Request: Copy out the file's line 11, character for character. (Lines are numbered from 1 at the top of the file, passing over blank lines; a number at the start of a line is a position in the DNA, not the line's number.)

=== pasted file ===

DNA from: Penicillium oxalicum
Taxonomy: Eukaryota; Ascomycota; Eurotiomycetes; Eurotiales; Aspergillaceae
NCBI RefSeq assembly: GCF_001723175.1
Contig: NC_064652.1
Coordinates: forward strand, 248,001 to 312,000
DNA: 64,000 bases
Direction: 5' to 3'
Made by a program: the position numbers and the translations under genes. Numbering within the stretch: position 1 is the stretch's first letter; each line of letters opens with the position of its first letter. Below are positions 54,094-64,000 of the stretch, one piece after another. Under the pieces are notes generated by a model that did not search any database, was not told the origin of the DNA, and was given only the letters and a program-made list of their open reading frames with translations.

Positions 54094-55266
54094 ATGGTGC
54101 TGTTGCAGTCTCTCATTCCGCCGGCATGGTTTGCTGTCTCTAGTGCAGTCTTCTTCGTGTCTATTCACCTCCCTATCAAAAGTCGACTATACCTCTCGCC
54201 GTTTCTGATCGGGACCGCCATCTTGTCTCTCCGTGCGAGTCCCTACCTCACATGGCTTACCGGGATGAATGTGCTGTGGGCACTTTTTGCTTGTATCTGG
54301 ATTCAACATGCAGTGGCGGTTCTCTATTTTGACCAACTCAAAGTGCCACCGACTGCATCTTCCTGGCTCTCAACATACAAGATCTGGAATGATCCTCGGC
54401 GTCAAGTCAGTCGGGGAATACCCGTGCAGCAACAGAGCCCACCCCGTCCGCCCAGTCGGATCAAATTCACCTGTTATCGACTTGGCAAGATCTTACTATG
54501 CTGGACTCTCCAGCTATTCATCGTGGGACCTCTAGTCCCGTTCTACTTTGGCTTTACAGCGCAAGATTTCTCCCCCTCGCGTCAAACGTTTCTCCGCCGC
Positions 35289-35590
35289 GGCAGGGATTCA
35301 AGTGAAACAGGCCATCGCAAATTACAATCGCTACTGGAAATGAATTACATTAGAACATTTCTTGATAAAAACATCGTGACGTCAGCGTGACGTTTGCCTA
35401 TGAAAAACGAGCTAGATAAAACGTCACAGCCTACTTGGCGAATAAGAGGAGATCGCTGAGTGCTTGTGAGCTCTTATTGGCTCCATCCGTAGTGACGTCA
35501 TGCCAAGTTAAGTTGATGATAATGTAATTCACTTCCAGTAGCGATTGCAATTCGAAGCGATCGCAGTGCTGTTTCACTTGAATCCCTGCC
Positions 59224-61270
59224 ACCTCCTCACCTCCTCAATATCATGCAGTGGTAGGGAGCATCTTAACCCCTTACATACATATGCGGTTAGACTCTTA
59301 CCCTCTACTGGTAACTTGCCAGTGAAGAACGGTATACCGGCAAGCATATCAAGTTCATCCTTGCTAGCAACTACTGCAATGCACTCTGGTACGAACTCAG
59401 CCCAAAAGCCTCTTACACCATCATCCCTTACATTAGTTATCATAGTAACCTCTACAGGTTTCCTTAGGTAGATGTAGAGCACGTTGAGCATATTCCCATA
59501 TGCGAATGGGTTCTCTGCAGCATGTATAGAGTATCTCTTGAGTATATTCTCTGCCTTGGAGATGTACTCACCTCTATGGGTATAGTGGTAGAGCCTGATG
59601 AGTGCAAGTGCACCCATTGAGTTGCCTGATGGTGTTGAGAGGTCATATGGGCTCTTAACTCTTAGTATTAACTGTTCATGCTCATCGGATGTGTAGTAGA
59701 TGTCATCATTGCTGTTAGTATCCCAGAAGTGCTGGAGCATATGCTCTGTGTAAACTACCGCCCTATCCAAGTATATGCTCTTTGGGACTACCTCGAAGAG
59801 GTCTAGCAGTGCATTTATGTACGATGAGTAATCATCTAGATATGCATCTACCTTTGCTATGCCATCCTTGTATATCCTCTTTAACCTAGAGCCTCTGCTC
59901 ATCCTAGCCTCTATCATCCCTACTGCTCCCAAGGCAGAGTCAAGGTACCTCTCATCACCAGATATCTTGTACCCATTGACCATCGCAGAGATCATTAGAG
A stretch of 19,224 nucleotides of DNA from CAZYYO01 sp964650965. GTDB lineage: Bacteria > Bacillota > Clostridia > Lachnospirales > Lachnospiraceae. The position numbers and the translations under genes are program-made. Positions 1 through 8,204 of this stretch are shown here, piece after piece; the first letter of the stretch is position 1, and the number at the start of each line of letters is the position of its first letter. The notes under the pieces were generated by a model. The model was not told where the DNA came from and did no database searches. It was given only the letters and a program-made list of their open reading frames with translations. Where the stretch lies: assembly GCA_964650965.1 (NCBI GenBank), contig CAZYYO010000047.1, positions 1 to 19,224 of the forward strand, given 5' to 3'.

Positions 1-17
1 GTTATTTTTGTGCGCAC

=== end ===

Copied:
54101 TGTTGCAGTCTCTCATTCCGCCGGCATGGTTTGCTGTCTCTAGTGCAGTCTTCTTCGTGTCTATTCACCTCCCTATCAAAAGTCGACTATACCTCTCGCC